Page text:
This book is the second I’ve read by John Green, the first being An Abundance of Katherines. That one was alright. But my previous John Green knowledge allowed me to accurately predict everything about this book because it’s the same but more pretentious and insufferable. Here’s the plot: a scrawny teen boy without any personality besides one twee-as-shit quirk that stands in for one (in this book it was memorizing famous people’s last words; in the last it was math) finds himself in a new place for vague, Eat-Pray-Love style reasons (in this book it was going to a new boarding school to “seek the great perhaps” ugggggh; in the last it was going on a destinationless road trip waiting for a “eureka moment”). His best friend is always short, stocky, and funnier than him, and exists in the text solely to give him succinct but poignant life advice and generally be the common sense brains of the outfit. Bland Nice Guy (TM) falls in love at first sight with the most beautiful and amazing Manic Pixie Dream Girl in the entire world, but she has a boyfriend so he has to pine for her from the friend zone and angst about it in his internal monologue whenever her beautiful perfect elbow chances to brush against his or whatever. She never really has a personality either, besides being fun and random but also ~dark and mysterious~ because all hot girls have a secret sadness that only a bland Nice Guy (TM) can see and understand. Then later he learns lessons about life, usually that he’s not the center of the goddamn universe, which is a tough lesson for an entitled white dude with no personality to learn, so no wonder it takes a whole book. Usually his stupid quirk ends up tying into some Great Gatsby-style smack you in the face symbolism too.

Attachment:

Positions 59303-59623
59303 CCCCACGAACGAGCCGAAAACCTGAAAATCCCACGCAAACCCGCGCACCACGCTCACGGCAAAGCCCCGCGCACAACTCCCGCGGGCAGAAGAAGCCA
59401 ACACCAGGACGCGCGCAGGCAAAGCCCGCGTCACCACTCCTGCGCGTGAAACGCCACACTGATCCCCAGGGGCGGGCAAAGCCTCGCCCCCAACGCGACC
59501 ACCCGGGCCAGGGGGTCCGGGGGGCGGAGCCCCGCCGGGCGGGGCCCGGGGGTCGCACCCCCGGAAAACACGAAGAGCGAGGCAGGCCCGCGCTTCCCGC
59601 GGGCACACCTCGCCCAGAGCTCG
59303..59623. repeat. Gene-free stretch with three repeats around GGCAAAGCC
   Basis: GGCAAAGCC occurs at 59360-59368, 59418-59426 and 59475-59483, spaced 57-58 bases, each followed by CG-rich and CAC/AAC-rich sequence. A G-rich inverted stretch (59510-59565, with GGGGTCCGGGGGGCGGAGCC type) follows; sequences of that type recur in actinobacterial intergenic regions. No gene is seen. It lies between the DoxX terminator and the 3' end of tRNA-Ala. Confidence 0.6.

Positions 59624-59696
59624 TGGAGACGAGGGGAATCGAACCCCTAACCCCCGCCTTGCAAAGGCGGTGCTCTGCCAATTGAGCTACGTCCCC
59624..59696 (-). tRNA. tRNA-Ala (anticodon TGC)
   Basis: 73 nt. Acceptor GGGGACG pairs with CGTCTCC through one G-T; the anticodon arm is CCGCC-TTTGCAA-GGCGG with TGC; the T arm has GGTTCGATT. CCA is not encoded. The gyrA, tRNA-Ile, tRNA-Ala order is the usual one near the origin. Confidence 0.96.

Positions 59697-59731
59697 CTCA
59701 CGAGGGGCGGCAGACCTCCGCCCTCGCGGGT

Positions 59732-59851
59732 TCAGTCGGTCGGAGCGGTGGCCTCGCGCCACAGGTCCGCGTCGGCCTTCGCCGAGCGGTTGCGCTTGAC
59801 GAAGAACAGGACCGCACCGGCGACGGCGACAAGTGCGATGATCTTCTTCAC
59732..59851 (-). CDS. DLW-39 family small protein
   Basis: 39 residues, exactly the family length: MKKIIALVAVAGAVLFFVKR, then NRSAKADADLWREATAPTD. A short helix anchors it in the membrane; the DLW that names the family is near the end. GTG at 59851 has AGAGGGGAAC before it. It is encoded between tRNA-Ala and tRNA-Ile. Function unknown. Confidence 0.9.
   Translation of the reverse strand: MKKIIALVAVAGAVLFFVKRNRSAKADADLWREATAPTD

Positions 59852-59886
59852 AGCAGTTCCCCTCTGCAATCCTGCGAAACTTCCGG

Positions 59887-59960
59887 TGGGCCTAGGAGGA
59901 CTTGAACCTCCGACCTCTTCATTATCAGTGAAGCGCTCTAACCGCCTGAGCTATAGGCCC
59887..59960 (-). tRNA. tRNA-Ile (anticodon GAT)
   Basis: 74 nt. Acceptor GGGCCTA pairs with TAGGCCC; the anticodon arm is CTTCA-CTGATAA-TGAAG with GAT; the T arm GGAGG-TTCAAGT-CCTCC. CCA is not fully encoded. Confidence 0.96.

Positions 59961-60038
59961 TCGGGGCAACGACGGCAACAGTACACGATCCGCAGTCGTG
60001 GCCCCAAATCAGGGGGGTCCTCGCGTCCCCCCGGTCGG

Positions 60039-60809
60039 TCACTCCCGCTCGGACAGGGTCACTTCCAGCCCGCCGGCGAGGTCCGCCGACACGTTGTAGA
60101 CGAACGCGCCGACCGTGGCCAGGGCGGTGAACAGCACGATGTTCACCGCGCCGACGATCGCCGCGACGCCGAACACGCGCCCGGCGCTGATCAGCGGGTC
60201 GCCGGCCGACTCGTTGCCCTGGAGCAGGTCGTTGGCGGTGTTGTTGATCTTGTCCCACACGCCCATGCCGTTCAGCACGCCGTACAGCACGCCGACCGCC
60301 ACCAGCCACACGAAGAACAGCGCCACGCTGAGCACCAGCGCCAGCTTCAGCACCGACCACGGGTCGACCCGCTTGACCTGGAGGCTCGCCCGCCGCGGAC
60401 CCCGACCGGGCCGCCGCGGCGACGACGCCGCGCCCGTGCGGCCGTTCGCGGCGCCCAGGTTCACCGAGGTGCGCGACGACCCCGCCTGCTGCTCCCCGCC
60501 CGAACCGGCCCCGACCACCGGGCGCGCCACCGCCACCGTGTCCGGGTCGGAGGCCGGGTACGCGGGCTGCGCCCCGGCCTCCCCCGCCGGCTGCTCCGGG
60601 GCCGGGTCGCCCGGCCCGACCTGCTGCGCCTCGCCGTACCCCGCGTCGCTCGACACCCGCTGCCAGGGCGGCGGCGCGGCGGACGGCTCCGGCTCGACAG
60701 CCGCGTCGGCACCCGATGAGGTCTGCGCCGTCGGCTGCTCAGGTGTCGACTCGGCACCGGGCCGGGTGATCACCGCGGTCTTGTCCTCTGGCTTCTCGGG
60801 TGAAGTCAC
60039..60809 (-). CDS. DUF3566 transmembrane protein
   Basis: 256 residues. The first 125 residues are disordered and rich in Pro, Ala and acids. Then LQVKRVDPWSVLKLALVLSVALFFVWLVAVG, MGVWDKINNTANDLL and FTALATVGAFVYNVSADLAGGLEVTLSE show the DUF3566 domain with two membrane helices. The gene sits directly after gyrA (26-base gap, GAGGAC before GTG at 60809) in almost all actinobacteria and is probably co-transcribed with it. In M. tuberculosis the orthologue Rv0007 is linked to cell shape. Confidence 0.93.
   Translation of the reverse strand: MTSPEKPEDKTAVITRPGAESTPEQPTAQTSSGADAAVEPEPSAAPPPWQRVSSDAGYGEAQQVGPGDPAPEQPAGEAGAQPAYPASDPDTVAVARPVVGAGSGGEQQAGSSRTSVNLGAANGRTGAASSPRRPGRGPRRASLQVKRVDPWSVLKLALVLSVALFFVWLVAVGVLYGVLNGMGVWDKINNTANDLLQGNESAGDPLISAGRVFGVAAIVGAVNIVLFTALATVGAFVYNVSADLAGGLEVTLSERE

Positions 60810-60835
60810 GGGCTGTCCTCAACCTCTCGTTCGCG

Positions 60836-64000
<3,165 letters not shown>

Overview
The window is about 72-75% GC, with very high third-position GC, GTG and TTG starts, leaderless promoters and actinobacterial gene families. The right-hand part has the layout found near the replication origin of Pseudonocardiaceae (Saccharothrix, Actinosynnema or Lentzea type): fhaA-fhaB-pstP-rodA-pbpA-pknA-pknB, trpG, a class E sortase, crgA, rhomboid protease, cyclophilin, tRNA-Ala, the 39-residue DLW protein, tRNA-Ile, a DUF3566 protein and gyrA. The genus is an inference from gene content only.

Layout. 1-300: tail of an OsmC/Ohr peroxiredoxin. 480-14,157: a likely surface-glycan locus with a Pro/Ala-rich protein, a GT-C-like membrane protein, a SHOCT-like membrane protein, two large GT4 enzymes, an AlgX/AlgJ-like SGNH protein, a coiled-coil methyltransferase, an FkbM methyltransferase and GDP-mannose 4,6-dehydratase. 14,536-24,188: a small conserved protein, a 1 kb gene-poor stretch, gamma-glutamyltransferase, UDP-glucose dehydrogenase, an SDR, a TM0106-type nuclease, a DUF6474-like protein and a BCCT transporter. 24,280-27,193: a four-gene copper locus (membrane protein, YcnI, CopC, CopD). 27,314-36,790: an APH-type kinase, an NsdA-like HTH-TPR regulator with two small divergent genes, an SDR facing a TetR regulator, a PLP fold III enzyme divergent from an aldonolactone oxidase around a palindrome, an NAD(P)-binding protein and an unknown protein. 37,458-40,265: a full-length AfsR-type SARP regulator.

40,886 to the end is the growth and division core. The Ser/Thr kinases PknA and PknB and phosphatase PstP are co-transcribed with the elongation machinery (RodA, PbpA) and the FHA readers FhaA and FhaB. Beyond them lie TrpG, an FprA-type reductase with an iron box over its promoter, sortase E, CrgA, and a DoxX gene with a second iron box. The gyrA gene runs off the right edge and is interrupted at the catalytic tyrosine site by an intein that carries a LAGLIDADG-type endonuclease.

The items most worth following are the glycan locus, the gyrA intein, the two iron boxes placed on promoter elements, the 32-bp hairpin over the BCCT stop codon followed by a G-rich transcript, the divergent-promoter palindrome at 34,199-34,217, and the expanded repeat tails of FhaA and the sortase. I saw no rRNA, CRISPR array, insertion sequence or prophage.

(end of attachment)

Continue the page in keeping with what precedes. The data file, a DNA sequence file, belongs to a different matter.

Anyway, despite all those problems, I would never challenge this book, and I can see why teens might be into it. They probably haven’t encountered these stereotypes as often as I have to be frustrated by them, and maybe they might identify with the ~angsty~ protagonist’s unrequited love. Also all the characters are well-read and reference classics in their Deep and Meaningful Life Conversations, which I find tiresome but Teen Me would have found exciting and comforting. And yes, the characters smoke, drink, think about sex, and say “fuck”, but in that regard it’s a somewhat accurate portrayal of high school. Granted, I didn’t smoke or drink in high school, but I knew people who did. Seeing it in a book wouldn’t have opened up A Whole New World of vice to me that wasn’t already available if I wanted it. And if seeing people I knew in real life do those things wouldn’t change my mind about my own choices, random book characters certainly wouldn’t. Luckily, most of the challenges above kept the book in libraries, at least. Maybe next year I’ll challenge a bunch of books for Manic Pixie Dream Girl portrayals of women. Since we can just do that for anything in books we disagree with now.

Previously: Habibi
Next: I Am Jazz

Banned Books: Habibi


Title: Habibi
Author: Craig Thompson
Challenged Because: Nudity, sexually explicit, unsuited to age group

This graphic novel is set in what turns out to be a post-apocalyptic Middle East where the only source of non-polluted water is controlled by a decadent sultan and the majority of the populace is starving and living in piles of trash. The main characters are two escaped child slaves doing anything they can to try to survive. Which mostly involves lots of prostitution.